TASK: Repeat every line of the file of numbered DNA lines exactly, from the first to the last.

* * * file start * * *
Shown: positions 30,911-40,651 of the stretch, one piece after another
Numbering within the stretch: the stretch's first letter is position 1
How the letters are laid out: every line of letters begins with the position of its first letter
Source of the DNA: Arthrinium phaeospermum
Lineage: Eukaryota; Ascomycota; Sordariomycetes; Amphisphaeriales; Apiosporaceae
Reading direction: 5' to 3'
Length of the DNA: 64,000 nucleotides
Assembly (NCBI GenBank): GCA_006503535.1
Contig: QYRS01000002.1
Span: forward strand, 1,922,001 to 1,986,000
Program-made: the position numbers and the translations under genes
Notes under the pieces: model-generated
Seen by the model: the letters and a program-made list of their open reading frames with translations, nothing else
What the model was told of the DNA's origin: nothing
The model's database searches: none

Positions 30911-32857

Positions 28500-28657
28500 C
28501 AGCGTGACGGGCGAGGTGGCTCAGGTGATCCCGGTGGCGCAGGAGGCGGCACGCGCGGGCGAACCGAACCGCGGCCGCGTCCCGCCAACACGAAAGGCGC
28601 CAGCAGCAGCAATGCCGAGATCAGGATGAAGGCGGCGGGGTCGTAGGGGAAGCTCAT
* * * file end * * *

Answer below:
Shown: positions 30,911-40,651 of the stretch, one piece after another
Numbering within the stretch: the stretch's first letter is position 1
How the letters are laid out: every line of letters begins with the position of its first letter
Source of the DNA: Arthrinium phaeospermum
Lineage: Eukaryota; Ascomycota; Sordariomycetes; Amphisphaeriales; Apiosporaceae
Reading direction: 5' to 3'
Length of the DNA: 64,000 nucleotides
Assembly (NCBI GenBank): GCA_006503535.1
Contig: QYRS01000002.1
Span: forward strand, 1,922,001 to 1,986,000
Program-made: the position numbers and the translations under genes
Notes under the pieces: model-generated
Seen by the model: the letters and a program-made list of their open reading frames with translations, nothing else
What the model was told of the DNA's origin: nothing
The model's database searches: none

Positions 30911-32857

Positions 28500-28657
28500 C
28501 AGCGTGACGGGCGAGGTGGCTCAGGTGATCCCGGTGGCGCAGGAGGCGGCACGCGCGGGCGAACCGAACCGCGGCCGCGTCCCGCCAACACGAAAGGCGC
28601 CAGCAGCAGCAATGCCGAGATCAGGATGAAGGCGGCGGGGTCGTAGGGGAAGCTCAT